For decades, Congressman John Dingell (D-Dearborn) has used his high ranking on the House Committee on Energy and Commerce to oversee legislation key to the state of Michigan and the auto industry.
Now, with Michigan’s economy tanking and the auto industry in shambles, another member of Congress seeks to replace Dingell atop the committee.
Today, Congressman Henry Waxman of California, the Energy and Commerce committee, will challenge the 82-year-old Dingell, who’s served in Congress for 54 years and chairs the committee.
Nadeam Elshami, a spokesman for House Speaker Nancy Pelosi, said the matter would be considered by the Democratic Steering Committee this morning and would go before the Democratic Caucus on Thursday. The caucus will have the final vote whether Dingell retains his chairmanship.
Richard Hall, a professor at the Ford School of Public Policy and co-author of “The Committee Assignment Process and the Conditional Nature of Committee Bias,” a book about Congressional committees, said he expects Dingell to hold the chairmanship.
“I’ll be really surprised if Waxman is able to shove Dingell aside,” he said. “Even if he loses in the Steering Committee, it doesn’t mean he will lose in the caucus.”
But Hall said that if Dingell loses his chairmanship, the implications for the state could be far-reaching.
“The Energy and Commerce Committee has a huge jurisdiction, including just about anything that moves or makes noise, anything that’s bought or sold, the air you breathe and much more,” he said. “Summing across all of those issues, Dingell’s representation of Michigan’s interests must be huge.”
Aside from Detroit’s struggling automotive field, which is seeking a $25 billion bailout from Congress, Michigan has an unemployment rate of 8.7 percent, the nation’s second-highest.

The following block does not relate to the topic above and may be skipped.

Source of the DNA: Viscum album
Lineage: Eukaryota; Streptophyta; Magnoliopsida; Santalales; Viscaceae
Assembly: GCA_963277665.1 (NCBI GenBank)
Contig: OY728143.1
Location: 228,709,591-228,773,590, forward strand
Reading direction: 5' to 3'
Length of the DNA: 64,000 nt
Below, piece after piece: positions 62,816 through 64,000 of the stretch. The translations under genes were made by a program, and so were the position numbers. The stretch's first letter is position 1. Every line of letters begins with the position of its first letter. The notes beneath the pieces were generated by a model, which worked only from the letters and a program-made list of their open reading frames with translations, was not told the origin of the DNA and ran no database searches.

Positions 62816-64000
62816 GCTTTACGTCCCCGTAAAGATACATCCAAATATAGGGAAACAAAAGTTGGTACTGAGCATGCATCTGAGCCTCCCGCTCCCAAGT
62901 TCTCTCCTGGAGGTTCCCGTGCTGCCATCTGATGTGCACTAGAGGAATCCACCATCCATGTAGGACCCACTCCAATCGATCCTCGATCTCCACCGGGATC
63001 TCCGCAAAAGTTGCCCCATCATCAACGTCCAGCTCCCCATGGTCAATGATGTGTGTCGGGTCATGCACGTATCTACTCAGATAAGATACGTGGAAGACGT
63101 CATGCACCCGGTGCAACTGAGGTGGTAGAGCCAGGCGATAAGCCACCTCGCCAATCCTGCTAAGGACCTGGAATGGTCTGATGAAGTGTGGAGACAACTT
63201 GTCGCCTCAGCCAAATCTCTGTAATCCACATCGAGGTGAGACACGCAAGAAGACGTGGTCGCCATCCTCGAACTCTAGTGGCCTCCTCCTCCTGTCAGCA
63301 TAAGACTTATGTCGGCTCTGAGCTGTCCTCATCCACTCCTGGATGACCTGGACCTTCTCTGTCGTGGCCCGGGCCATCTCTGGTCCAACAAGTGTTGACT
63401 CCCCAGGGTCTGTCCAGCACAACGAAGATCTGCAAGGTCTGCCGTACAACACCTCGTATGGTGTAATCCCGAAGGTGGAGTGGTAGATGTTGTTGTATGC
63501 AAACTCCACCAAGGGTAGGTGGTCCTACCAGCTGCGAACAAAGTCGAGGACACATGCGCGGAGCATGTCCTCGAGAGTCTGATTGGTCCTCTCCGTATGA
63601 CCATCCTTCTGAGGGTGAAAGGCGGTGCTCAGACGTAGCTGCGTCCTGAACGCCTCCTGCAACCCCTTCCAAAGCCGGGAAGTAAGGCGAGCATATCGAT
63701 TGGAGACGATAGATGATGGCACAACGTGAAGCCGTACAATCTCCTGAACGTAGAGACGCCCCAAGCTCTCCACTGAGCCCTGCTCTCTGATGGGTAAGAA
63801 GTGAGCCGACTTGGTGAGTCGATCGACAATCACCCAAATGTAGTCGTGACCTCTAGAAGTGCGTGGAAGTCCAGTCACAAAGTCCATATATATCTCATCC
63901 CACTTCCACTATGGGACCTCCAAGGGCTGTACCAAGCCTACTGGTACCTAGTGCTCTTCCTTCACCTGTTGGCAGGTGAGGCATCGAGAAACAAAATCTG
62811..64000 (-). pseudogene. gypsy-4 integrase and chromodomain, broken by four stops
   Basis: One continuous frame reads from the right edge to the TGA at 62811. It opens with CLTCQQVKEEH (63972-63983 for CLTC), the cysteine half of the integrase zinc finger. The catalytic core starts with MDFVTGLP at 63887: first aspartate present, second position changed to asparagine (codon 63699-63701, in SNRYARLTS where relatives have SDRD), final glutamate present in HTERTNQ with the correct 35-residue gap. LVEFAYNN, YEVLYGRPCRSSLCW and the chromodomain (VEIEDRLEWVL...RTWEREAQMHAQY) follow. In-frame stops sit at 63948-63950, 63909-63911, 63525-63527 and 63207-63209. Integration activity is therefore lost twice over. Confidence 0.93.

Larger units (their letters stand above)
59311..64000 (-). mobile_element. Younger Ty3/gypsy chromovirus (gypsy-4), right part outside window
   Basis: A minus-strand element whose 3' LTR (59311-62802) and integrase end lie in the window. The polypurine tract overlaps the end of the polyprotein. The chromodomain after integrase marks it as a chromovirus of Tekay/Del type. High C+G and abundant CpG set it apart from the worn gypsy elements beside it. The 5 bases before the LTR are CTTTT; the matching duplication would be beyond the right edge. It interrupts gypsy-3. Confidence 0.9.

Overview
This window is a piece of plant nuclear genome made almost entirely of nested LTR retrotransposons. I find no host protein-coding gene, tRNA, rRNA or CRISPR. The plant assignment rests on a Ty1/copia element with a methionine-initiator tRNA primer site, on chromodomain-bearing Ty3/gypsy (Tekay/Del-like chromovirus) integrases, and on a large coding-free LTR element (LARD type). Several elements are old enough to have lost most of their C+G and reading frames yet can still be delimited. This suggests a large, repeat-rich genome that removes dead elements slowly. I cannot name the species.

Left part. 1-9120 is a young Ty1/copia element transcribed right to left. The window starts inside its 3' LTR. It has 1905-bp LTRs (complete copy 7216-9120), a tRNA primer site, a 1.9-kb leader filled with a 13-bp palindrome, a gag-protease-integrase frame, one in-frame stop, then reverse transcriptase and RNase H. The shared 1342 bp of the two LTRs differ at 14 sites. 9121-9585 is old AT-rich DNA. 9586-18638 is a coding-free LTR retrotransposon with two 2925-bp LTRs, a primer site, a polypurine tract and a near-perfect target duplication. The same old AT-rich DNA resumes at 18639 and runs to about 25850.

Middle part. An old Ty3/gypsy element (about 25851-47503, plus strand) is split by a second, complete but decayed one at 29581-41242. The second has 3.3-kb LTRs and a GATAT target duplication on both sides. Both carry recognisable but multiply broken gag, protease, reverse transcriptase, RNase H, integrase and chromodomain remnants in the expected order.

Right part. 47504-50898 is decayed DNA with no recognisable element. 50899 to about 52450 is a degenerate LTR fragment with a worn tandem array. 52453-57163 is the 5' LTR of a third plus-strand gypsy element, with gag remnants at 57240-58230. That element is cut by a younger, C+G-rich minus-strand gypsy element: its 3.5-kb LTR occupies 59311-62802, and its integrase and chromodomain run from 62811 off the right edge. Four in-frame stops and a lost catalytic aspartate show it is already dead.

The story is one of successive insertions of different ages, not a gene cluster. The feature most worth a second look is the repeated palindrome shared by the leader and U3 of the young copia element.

Waxman announced his intention to seek the chairmanship in a statement released Nov. 5.
“Enacting comprehensive energy, climate and health care reform will not be easy,” Waxman’s statement said. “But my record shows that I have the skill and ability to build consensus and deliver legislation that improves the lives of all Americans.”
Dingell’s chairmanship has allowed him to have significant influence over the committee, which oversees the issues of consumer protection, energy, health care and transportation. Dingell’s biggest critics — mostly environmental groups — believe the state’s longest-serving congressman has acted as a shield for the auto industry by setting lax efficiency standards on cars.
Jodi Seth, the Committee on Energy and Commerce spokeswoman for Dingell, said she was confident Dingell would continue to serve as the committee’s chairman.
“To date, this challenge appears to mainly have engendered an outpouring of support for Mr. Dingell,” she said in an e-mail interview. “Mr. Dingell enjoys support from a diverse range of members within the Democratic Caucus representing different backgrounds, different regions of the country and varying points on the political spectrum.”
Seth said Dingell is the most qualified candidate and he has been reaching out to other members of Congress to make his case.
“Quite simply, his experience, and his legislative expertise make him the best qualified to lead the Committee,” she said. “Mr. Dingell has been an effective Chairman and there really is no basis for this challenge.”